The Britain-based Syrian Observatory for Human Rights said at least two people were killed.
The Salafist Ahrar al-Sham movement, which calls openly for the establishment of an Islamic state after Assad's overthrow, said it carried out the bombing.
"The... Unification of the Capital brigade and the Ahrar al-Sham movement... sent a car bomb to the nesting place of the pro-regime militiamen in Mazzeh 86," a statement posted online said.
Earlier, bombs hit a police station in Rokn Eddin in north Damascus and a security branch in Bab Musalla in the southwest, killing at least eight people, according to the Observatory.
The interior ministry said 11 people died, six of them "terrorists", in the two attacks.
"Al-Nusra Front terrorists tried to enter the police station in Rokn Eddin and the criminal security branch in Damascus," it said.
"Three suicide attackers clashed with police in Rokn Eddin's police station as they prepared to detonate their explosives.
"Three other suicide bombers" tried to attack the criminal security branch in Bab Musalla, it added.
"Branch personnel fought them off and killed them, defusing their explosives," said the ministry, adding that five people besides the attackers were killed.
The ministry said investigations showed the attackers were members of Al-Nusra Front, a rebel group that has proclaimed allegiance to Al-Qaeda.
Prime Minister Wael al-Halqi condemned what he called "terrorist explosions targeting innocent citizens in Damascus" and said they showed the "desperation of the terrorists".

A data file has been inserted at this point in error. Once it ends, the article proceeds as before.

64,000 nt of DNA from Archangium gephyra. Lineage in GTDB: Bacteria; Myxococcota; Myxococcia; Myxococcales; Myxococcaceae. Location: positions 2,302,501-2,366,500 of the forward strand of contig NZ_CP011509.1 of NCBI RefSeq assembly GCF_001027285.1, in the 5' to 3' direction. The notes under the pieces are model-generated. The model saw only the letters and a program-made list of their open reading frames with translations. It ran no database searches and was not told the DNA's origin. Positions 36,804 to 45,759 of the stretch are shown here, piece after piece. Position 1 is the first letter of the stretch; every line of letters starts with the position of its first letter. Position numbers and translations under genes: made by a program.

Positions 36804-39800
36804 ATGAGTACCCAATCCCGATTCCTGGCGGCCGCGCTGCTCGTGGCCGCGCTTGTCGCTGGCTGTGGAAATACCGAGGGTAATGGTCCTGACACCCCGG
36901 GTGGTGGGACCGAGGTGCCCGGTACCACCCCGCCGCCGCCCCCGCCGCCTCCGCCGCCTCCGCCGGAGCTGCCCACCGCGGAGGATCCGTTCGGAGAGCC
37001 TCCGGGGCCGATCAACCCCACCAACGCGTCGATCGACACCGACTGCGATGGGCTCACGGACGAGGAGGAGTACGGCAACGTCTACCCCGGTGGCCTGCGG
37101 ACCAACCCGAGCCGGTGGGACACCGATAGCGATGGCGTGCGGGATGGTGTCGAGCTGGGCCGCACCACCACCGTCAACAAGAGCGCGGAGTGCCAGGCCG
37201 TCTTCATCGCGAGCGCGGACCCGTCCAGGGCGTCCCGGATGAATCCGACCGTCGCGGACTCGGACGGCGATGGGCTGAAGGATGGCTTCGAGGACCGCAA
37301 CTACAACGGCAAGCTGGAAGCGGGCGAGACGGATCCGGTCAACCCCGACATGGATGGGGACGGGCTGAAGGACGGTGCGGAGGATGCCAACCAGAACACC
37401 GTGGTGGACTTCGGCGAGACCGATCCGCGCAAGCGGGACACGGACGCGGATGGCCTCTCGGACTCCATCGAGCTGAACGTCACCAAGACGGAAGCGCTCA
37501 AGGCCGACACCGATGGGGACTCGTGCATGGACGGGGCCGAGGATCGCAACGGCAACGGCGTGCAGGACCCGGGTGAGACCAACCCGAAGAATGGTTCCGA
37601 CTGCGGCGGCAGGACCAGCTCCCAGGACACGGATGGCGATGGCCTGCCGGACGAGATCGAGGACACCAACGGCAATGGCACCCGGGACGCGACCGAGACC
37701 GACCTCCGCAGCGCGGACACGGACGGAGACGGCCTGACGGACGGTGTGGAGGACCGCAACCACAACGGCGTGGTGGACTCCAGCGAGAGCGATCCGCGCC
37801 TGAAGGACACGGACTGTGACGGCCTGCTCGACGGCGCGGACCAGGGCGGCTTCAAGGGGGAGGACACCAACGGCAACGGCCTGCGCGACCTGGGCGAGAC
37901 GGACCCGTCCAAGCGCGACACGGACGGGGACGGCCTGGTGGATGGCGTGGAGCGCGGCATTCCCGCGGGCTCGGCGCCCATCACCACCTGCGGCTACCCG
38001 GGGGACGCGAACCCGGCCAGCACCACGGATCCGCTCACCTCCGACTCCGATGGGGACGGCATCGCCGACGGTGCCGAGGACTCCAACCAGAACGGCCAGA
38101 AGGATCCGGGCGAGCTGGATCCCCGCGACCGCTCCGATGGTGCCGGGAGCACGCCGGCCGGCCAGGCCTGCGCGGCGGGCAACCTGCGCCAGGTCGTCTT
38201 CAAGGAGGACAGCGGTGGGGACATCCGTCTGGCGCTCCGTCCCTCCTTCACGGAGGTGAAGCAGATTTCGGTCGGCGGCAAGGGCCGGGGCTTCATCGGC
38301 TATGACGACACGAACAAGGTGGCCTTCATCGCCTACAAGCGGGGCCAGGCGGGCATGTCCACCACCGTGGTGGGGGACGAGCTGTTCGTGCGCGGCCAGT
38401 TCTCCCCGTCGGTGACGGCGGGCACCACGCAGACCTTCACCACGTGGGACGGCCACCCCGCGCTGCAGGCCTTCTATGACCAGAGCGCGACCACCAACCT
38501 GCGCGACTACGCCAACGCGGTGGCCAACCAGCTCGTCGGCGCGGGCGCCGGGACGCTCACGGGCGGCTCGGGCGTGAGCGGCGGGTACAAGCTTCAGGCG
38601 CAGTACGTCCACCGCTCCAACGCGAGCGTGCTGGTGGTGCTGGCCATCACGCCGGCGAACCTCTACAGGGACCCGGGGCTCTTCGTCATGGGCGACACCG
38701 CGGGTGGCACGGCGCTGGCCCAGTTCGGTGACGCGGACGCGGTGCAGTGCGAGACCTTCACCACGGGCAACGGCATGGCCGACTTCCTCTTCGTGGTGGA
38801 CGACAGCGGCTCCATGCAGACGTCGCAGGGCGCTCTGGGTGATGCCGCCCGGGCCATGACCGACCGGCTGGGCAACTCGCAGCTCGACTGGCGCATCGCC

In northern Syria, 12 troops were killed in a rebel car bomb attack on the edges of Aleppo city, the Observatory said.
France's Hollande, on a visit to Qatar, urged the mainstream rebel Free Syrian Army to push groups like Al-Nusra out of the zones they control.
"The opposition must retake control of these areas and push these groups out," he told reporters. If extremist groups "benefit from the chaos in future, Bashar al-Assad will seize this as an excuse to continue his massacres".
Hollande later reiterated the point in Syria's southern neighbour Jordan.
"We want to help the Syrian opposition to organise themselves and clarify their relationship with extremist groups," he said.
His comments came after world powers supporting the rebels agreed on Saturday to provide them with urgent military aid.
Qatar, which hosted the gathering of foreign ministers of the "Friends of Syria", said the meeting had taken "secret decisions about practical measures to change the situation on the ground".
A final communique said "each country in its own way" would provide "urgently all the necessary material and equipment" so that the rebels could "counter brutal attacks by the regime and its allies and protect the Syrian people".
The rebels have reported receiving new equipment from "friendly" countries -- a possible allusion to Gulf Arab nations -- but the United States, France and Britain have been quiet on what they have provided.
The opposition National Coalition welcomed the increased aid to the rebels but said more was needed to bring the 27-month conflict to a conclusion.
"More steps of this decisive nature remain necessary, in order to end the conflict quickly, to stop Syrians' blood from being spilt, and to make sure their aspirations are fulfilled."
Stoking fears of a spillover of the increasingly sectarian conflict to neighbouring Lebanon, six soldiers were killed in clashes with Sunni radicals on the outskirts of the southern port city of Sidon, the army said.
Sunni cleric Sheikh Ahmad al-Assir, a fierce opponent of Hezbollah, has armed supporters who have also clashed with the powerful Shiite militant group in recent weeks.